After Sam wins a key hand through bluffing, he's warned that Dean doesn't have much time, which is Patrick's chance to push the game to his advantage. As the fatal heart attack kicks in for older Dean, Sam plays the panicked brother and goes all in. Patrick plays his hand ready for the kill, two aces, thus giving him a full house. Sam plays up his defeat well, even comforting the crying girlfriend, then calmly shows his cards. Two fours. Considering two other fours are on the table, his four of a kind wins. Sam actually had his head in the game the whole time and took advantage when he could, thus beating Patrick at his own game. That impresses Patrick, who lets Sam cash in his chips for Dean's years back.
I'm still giggling over Dean coming out of the hotel, overjoyed by being back to normal, capping it off with a high-kicking happy dance. I really hope Jensen enjoyed all his time off during the filming of this episode, for he looked rather refreshed doing this hilarious scene. What else made me chuckle is Sam's claim to Bobby he got lucky. Yep, his secret is still safe. Of course Sam has to run off to get that booster shot for the unfortunate case of the clap Patrick gave him earlier as punishment for breaking into his room. So, he didn't come out of this unscathed after all.
There have been many great scenes between Dean and Bobby throughout five seasons, but the closing one in this episode ranked up there as one of the best ever. Dean's predicament showed him what happens when his body starts failing him, not unlike Bobby's recent paralysis. Having that insight gets him to appreciate Bobby's situation more, but he doesn't let Bobby use it as an excuse to quit. This time, Dean gets to talk some sense into Bobby, which is quite a switch from the end of last season. "You don't stop being a soldier cause you got wounded in battle. No matter what shape you're in, bottom line is you're family. I don't know if you noticed but me and Sam we don't have much left. I can't do this without you, I can't. So don't you dare think about checking out. I don't want to hear that again." Sniff! Again, I bow to Jensen and Jim. Bobby agrees and he plays it cool, but the closing shot on his emotional face says it all. It feels good to be needed.
The Other Stuff
The return of the Weekly World News! It's so sad that isn't published anymore. I love how that's the only publication that knows the apocalypse is here. That mirrors Men In Black.
I knew this was a Sera Gamble script as soon as the jokes started flying. They tend to be, in her case, dirtier. What's shocking is one of those big dirty jokes ended up coming from Sam. As they go into the brothel looking for the missing old man, they're expecting a gooey corpse. They hear screaming and come in finding instead a younger man being serviced by two women. "It's gooey," Sam says. Whoa, did Sam say that? I've been accusing the scripts lately of not switching things up and here Sera delivers.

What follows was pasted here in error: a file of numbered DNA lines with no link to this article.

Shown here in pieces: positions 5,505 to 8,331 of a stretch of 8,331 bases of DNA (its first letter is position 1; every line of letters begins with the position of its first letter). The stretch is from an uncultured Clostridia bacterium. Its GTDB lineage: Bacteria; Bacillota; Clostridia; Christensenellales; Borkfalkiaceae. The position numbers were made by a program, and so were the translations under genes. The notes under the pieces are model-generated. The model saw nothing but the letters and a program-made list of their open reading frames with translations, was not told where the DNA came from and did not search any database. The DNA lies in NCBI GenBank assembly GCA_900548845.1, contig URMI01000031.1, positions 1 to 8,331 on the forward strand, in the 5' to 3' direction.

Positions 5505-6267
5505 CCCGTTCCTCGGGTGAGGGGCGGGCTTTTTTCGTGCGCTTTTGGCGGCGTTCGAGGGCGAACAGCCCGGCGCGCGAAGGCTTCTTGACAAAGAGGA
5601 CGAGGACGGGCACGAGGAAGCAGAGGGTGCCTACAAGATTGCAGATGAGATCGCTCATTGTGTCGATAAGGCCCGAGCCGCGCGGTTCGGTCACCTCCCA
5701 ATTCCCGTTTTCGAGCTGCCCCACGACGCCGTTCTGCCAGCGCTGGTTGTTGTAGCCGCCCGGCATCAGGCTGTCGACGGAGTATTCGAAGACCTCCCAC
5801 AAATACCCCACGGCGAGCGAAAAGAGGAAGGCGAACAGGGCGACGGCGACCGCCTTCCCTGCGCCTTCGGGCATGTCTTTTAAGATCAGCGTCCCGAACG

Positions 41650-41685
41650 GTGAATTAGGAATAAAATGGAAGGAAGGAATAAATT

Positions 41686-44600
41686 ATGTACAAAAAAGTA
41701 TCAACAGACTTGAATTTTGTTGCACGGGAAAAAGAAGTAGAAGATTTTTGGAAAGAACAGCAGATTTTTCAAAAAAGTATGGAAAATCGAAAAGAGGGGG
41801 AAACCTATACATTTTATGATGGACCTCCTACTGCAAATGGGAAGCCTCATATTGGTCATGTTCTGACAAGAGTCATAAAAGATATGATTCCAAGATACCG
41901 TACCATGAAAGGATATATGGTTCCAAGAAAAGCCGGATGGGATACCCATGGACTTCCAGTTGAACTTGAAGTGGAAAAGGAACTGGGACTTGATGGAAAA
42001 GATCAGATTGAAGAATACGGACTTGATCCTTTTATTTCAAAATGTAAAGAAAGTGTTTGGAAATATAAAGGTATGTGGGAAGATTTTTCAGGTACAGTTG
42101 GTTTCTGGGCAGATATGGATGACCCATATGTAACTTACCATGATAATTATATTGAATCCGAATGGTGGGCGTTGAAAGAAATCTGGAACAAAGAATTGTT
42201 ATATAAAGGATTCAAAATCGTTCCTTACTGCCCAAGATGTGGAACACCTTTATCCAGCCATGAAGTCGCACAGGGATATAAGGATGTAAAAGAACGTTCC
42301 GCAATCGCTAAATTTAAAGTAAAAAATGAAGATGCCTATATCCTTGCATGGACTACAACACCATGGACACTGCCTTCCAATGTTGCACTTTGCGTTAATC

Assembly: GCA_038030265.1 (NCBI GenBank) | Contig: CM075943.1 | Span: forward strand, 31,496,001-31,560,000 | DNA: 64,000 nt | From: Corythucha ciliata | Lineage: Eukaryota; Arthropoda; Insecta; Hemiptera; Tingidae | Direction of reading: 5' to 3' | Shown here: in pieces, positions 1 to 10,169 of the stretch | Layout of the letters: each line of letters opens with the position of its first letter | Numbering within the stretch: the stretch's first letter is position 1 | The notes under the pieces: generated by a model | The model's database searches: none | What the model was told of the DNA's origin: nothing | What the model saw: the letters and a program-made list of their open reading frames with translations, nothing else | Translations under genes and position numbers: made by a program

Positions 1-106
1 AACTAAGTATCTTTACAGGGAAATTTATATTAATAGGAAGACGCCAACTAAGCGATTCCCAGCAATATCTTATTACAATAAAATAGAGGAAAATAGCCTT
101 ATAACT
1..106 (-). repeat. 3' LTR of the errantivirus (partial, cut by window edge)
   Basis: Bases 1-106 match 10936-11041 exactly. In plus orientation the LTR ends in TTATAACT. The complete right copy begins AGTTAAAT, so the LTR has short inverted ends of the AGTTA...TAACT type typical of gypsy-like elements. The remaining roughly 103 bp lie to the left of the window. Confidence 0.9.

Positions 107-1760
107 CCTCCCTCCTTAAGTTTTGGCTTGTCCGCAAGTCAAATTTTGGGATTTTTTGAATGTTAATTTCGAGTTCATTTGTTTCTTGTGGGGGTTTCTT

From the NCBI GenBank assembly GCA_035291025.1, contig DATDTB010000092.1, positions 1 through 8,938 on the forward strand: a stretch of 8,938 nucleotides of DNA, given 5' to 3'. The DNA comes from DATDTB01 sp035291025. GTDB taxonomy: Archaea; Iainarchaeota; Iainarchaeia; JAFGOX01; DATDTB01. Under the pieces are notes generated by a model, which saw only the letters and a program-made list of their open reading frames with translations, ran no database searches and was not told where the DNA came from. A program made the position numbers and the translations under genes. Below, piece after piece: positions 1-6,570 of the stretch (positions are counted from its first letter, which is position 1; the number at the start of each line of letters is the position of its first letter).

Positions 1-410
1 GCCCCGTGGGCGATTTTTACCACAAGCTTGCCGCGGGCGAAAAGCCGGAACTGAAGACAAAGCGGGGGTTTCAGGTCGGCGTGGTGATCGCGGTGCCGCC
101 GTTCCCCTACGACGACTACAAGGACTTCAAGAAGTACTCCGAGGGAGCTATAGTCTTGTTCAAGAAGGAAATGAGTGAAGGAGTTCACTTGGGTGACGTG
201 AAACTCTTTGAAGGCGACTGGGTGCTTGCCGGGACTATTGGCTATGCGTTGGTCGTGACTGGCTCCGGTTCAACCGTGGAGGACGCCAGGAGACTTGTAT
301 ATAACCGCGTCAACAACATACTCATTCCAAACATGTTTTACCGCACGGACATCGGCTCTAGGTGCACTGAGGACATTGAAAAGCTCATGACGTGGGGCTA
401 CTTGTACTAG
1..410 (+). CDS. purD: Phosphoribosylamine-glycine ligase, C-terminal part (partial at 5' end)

Plenty of funny old people humor. Like the old man turned young. "What's an Xbox?" Or the maid that Dean hit on. "You're just like my grandfather. He hits on anything that moves." Then she gives him an "aww" when he says he's dangerous. There's Sam's initial reaction to older Dean. Dean guesses Sam thinks he looks like the old chick in Titanic. "I was gonna say Emperor Palpatine," Sam answers. Dean can't climb a flight of stairs without getting winded and Sam doesn't hesitate to point that out. Oh, but the kicker — older Dean can't read the numbers on the safe. "It's more like ‘Mission Pathetic'," Sam gripes. Older Dean even pulls a "people our age" line to Sam when trying to talk some sense into him. "Dean, you're thirty."
It's great that the music this week is a great cool jazz piece as they are tracking down Patrick. I like seeing something that we normally don't get work like that.
As usual there are great sound bites. First there's Dean's cover for their uncharacteristically prompt arrival as CDC agents. "A new administration. A change you can believe in." There's also a great line as older Dean is griping at Bobby. "You may be in a wheelchair but I've been to Hell, and there's an archangel there waiting for me to drop the soap."
I really did like the scene with Patrick and his girlfriend as she gave back all her years in chips. She couldn't take immortality anymore after watching her daughter die from old age. It's so well done and I love how this show continues to get such great guest acting. The troubled girlfriend is played by Pascale Hutton. I've seen her in a lot of things, but the one that I remember is Smallville.
My overall grade on this is an A. It's well written, has great pacing, and all the acting, especially guest stars Chad Everett and Hal Ozsan, is top notch. In the end, it's an hour of good fun. That's all I need to come back each week.
I should mention that I have already seen next week's episode thanks to a special preview by invitation only from Warner Brothers. "Changing Channels" is a must see and easily the best episode of the season. It is a mytharc episode and being caught in TV land is a plot that plays out a lot like season three's "Mystery Spot." There's a stunning reveal at the end that cannot be missed. So, I implore if there's an episode you should watch live it's this one. That's all for now! Prepare for an absolutely glowing review next week.Powered by Sidelines